Republishing E-Rights Still Far From Resolved

By: Steve Outing Whether print publishers have the right to republish a freelancer's work electronically -- barring a contract between writer and publisher that specifies the rights explicitly -- is still very much up in the air. At least two U.S. court cases that ruled in favor of publishers but are on appeal remain far from resolution.

An attorney who advises publishers on online rights matters says that the most significant case, Tasini vs. New York Times (1997), should not yet be considered the "law of the land." Lloyd Rich, a Denver-based publishing law attorney who maintains the Publishing Law Center Web site, says he is not at this point advising his publisher clients to base their behavior when it comes to republishing old freelance work electronically on the latest-round outcome of Tasini. Many legal observers have doubts that the case will withstand an appeal.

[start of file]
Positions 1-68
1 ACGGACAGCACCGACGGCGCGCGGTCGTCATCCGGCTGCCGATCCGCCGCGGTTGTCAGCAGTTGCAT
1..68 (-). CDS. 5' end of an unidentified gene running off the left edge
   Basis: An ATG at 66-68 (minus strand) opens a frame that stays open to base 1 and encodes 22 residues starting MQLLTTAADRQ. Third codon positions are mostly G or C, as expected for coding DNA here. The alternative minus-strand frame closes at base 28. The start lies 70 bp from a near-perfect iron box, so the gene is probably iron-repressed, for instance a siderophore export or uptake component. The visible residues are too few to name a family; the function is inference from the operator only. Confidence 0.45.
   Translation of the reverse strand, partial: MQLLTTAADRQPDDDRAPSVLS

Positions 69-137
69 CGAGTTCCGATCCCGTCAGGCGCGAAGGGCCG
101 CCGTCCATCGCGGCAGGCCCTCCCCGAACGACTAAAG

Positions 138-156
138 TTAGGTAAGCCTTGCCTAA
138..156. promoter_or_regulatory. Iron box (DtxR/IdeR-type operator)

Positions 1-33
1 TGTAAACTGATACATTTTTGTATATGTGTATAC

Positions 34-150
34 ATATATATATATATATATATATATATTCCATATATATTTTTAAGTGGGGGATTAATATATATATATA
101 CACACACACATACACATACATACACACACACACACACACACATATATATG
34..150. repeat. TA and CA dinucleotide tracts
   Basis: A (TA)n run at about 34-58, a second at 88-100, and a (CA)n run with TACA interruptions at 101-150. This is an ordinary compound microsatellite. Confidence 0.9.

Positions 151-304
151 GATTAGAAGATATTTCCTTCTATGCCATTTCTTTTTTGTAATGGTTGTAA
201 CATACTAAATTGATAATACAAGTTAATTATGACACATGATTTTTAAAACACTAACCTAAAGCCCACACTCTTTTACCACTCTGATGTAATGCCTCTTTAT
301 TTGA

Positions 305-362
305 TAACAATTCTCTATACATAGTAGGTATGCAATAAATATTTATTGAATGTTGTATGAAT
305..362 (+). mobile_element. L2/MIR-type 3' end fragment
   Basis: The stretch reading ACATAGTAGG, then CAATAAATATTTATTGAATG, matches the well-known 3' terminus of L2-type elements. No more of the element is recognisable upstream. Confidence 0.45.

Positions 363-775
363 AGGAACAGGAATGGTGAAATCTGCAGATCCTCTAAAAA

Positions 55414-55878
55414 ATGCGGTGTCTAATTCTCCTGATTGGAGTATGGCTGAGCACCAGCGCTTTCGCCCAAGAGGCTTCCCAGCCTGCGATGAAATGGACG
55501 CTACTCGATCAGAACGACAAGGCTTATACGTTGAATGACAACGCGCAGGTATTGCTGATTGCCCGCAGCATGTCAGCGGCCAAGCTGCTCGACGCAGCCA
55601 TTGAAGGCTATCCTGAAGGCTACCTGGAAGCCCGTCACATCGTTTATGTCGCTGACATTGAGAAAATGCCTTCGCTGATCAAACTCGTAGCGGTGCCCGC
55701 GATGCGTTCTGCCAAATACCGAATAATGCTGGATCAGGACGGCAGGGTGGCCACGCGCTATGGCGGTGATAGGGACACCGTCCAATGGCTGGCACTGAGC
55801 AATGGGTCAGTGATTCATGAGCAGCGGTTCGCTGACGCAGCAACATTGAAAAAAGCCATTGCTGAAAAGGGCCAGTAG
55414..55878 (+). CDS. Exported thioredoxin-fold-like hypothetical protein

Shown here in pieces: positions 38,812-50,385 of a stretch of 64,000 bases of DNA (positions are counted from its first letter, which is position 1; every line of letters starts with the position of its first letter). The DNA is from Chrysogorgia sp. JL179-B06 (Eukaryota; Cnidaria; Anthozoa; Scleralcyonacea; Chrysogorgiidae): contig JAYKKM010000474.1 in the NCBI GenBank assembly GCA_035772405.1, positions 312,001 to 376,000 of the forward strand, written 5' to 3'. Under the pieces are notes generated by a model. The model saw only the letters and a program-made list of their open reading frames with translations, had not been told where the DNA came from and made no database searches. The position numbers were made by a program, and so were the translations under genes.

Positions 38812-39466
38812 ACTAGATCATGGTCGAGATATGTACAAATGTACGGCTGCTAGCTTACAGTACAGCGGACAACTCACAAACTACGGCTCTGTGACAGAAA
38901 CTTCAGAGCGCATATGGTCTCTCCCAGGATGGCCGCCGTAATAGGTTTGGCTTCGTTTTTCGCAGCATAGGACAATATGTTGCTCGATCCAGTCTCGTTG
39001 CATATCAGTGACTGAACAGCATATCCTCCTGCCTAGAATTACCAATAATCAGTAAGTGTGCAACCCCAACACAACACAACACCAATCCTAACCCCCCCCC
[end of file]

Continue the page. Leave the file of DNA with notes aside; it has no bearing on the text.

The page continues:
In the Tasini case, the plaintiffs (writers led by Jonathan Tasini, president of the National Writers Union) lost their case in New York District Court last year. Judge Sonia Sotomayor ruled that publishers do have the right -- without the authors' permission and without extra compensation -- to publish the work of the freelancers, when it is part of the "collective work" of a publication, in online databases and CD-ROMs.

The Tasini case is on appeal, and according to the new lawyer handling the case, Patricia Felcher of the Chicago law firm Peterson & Ross, all the written arguments have been filed and the wait continues for the 2nd Circuit appeals court to set a date for oral arguments. It's not likely to be resolved by the appeals court at least until much later this year.

Rich says his advice to publishers is not to consider the precedent set by Tasini to apply across the U.S.; at this point it's still a decision that applies only in the 2nd District, although other courts could pick it up and cite it in deciding similar cases. The risk is great that the decision could be overturned, and for a publisher who decided to electronically republish old freelance works without compensating the authors, "it could turn back to bite them," he says.